At least their other new recruits are pulling their weight. Regardless of Peter MacDonald’s advancing years and questionable fitness record, the striker is simply far too good for the division. MacDonald already looks as though he has formed a sound attacking partnership with Ross Caldwell, and the pair have two goals in three matches each after teeing up each other to score on Saturday. It was also little coincidence that the team looked much more purposeful after Conor Pepper’s introduction – he replaced the prosaic Michael Miller shortly after the hour and he combined superbly with MacDonald to set Caldwell up to open the scoring. Only Jim Duffy will know why Pepper has not been starting of late.
Morton’s fixtures between now and the end of February – four of their next five matches are against Forfar, Brechin, Stranraer and Peterhead – should act as a strong barometer as to how their season will progress. Recent signings (setting aside the debacle surrounding Tidser aside, of course) indicate that winning the division is the club’s priority. Chairman Dougie Rae has certainly given Duffy his support, but does the manager have the nous to take this team back into the Championship? CGT
4) Stenhousemuir and Ayr United are stuck in a relegation battle
On the weekend Scotland celebrated the Bard’s birthday, Robert Burns’s hometown team, the Honest Men of Ayr, travelled to Stenhousemuir with the aim of kickstarting their lamentable season and climbing out of the relegation play-off spot at the expense of their hosts. However, like five of the previous ten meeting between the sides, the match ended in a 1-1 draw – with Stirling Albion unable to capitalise, the battle to avoid the play-offs at the foot of the table increasingly looks like a two-horse race.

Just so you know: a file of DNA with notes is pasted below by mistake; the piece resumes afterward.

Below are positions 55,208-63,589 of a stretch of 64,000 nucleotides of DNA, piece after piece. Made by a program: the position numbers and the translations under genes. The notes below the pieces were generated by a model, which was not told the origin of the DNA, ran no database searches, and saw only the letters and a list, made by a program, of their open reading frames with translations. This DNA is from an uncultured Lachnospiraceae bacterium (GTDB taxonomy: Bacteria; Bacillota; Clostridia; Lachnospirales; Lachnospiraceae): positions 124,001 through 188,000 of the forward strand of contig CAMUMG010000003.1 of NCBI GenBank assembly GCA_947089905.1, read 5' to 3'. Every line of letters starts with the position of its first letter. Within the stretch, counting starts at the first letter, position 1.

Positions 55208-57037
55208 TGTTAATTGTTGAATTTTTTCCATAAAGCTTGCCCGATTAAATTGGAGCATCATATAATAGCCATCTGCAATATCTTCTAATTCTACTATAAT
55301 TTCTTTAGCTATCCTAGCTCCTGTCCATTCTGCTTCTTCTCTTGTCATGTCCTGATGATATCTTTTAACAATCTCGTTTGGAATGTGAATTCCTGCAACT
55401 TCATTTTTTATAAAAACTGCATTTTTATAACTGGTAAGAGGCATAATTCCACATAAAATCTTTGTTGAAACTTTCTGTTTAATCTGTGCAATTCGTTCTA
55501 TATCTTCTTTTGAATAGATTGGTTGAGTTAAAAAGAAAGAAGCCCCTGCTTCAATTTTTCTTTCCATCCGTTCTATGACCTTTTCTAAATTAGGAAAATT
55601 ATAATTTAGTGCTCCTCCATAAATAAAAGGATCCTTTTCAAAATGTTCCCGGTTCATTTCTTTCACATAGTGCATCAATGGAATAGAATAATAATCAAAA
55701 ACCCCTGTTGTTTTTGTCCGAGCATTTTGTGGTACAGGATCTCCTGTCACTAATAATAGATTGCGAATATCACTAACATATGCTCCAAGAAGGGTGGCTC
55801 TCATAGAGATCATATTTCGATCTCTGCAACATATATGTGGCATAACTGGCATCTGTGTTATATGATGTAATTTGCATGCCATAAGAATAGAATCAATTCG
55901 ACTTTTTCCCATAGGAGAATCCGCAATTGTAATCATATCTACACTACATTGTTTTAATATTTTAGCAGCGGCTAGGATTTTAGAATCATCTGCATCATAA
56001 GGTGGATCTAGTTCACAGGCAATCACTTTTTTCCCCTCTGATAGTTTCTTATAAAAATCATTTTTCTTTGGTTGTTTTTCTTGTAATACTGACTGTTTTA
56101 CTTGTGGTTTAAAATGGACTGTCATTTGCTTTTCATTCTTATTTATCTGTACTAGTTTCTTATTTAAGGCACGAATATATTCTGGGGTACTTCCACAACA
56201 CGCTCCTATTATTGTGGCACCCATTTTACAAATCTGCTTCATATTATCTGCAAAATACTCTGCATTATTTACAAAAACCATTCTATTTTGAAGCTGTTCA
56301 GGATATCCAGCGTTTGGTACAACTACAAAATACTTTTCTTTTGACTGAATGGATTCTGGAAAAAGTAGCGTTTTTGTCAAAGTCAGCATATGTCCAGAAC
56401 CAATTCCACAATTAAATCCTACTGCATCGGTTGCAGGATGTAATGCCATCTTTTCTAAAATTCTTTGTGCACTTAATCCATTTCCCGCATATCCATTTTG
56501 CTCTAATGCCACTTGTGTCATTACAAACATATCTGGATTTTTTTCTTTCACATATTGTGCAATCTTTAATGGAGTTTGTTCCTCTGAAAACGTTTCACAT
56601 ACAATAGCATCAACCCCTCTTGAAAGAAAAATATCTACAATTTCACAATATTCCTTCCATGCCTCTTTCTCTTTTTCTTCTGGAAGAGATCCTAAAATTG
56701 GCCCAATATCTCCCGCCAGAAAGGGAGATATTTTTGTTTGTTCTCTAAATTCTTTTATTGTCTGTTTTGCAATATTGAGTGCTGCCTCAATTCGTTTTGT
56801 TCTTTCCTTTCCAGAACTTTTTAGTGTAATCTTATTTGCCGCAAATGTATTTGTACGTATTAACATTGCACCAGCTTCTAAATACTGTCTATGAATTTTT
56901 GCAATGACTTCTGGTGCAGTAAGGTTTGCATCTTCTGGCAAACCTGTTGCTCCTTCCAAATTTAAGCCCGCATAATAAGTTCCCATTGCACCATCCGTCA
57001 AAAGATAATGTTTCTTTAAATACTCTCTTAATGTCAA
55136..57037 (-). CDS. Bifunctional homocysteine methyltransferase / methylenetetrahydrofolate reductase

Wednesday saw word emerge from the Ochilview boardroom of a challenging financial outlook. Quite how the Warriors have found themselves in this position is uncertain, but the message was stark: “The next few months will not be easy” and belts will be tightened and decisions taken for fiscal reasons alone. The implications of a new (still to be finalised) financial plan, aimed at ensuring the club can see out the remainder of the season, have not prevented Scott Booth strengthening his squad, however – journeyman striker Craig Sutherland was brought in from Cowdenbeath and Scotland youth international Paul McMullan was signed on loan from Celtic. The pair made their debuts at the weekend, with McMullan replacing Sean Dickson – Dickson was absent from Saturday’s matchday squad and Booth confirmed he expects the midfielder to move on later this week.
Ian McCall stuck with the system that saw Ayr earn a point against Greenock Morton last weekend but dropped captain Scott McLaughlin and replaced him with new signing Adam Blakeman. The contest between Stenny’s 4-4-2 and United’s 3-5-2 was of enduring intrigue for the 90 minutes but the opening goal owned more to uncertain defending from the Honest Men than anything else. Twenty minutes into the match, Morgyn Neill let Jon-Paul McGovern’s pass run by him and as Michael Donald dithered, McMullan nipped in front of him and slid the ball into the net.
The Warriors’ lead was not to last long. Alan Forrest, that wee, sleekit, cow’rin, tim’rous beastie, has been shifted by McCall from the wing to the centre to support Ryan Donnelly and 13 minutes after McMullan’s opener, he caused a panic in Stenny’s breastie: receiving the ball from Brian Gilmour just inside the Stenny half, Forrest advanced unopposed before checking onto his right foot and drove a wonderful shot into the top right-hand corner of the net from 25 yards; it was a moment of quality quite incongruous with the rest of the game.